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Editorial cartoons for Sept. 1

These cartoons are from various Times wire services.

Editorial cartoons for Sept. 1 08/31/16 [Last modified: Wednesday, August 31, 2016 5:49pm]
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  1. Woman convicted in murder of 18-year-old with cerebral palsy gets lighter term

    Criminal

    TAMPA — Linda Bonck, a 90-pound Chamberlain High School senior with cerebral palsy, lived near Tampa's Lowry Park. She struggled to walk and talk but was known for being friendly and trusting of strangers until she vanished one day in 1992.

    Georgia Miller, 39, was convicted for the 1992 murder of Linda Bonck, an 18-year-old Chamberlain High School student who had cerebral palsy. Originally sentenced to life in prison, Miller was resentenced Wednesday to 65 years, the result of U.S. and Florida Supreme Court decisions that found it unconstitutional to sentence juveniles to life. With gain time, Miller will be released from prison in the next six years. [Florida Department of Corrections]
  2. Boynton Beach woman arrested on DUI, child abuse charges

    Criminal

    A Boynton Beach woman was arrested Saturday and faces DUI and child abuse charges after she blew a .200 on a breath test with an unbuckled child in the backseat, according to the Palm Beach County Sheriff's Office.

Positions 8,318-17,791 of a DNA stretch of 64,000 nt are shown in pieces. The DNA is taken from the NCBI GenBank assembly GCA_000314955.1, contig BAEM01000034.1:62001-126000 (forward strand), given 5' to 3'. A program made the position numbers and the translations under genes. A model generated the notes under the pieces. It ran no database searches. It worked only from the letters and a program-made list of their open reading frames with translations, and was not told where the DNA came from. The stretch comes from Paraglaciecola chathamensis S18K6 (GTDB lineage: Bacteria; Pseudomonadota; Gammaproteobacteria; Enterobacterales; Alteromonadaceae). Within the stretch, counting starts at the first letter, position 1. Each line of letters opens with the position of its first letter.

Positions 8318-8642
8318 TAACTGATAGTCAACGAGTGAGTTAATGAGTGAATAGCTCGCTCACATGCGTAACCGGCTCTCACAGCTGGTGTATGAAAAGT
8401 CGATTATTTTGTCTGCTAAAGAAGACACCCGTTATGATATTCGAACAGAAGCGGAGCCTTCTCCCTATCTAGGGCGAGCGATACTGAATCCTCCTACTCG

Brandy Lerma, 31 of Boynton Beach, was arrested on DUI and child abuse charges on Saturday. [Palm Beach County Sheriff's Office]
  3. Editorial: Why can't Hillsborough commissioners move Confederate monument?

    Editorials

    The violence in Charlottesville, Va., crystallized for much of the nation the danger of refusing to address painful symbols of the past. But not so in Hillsborough County, where the County Commission on Wednesday reversed itself yet again and left open the possibility of leaving a Confederate monument outside the …

  4. Former WTSP employee sues station's parent companies for gender discrimination

    Civil

    A former director at WTSP-Ch. 10 has sued the station's parent companies, claiming she was the victim of gender discrimination.

  5. Editorial: UF should reconsider denying white nationalist's request to speak

    Editorials

    University of Florida president Kent Fuchs understandably cited security concerns Wednesday in denying white nationalist Richard Spencer's application to speak next month on campus. But those security concerns could be addressed, and they should not stamp out free speech at a public university that aspires to be great. …

    The University of Florida, citing security concerns, has denied white nationalist Richard Spencer’s application to speak on campus in September.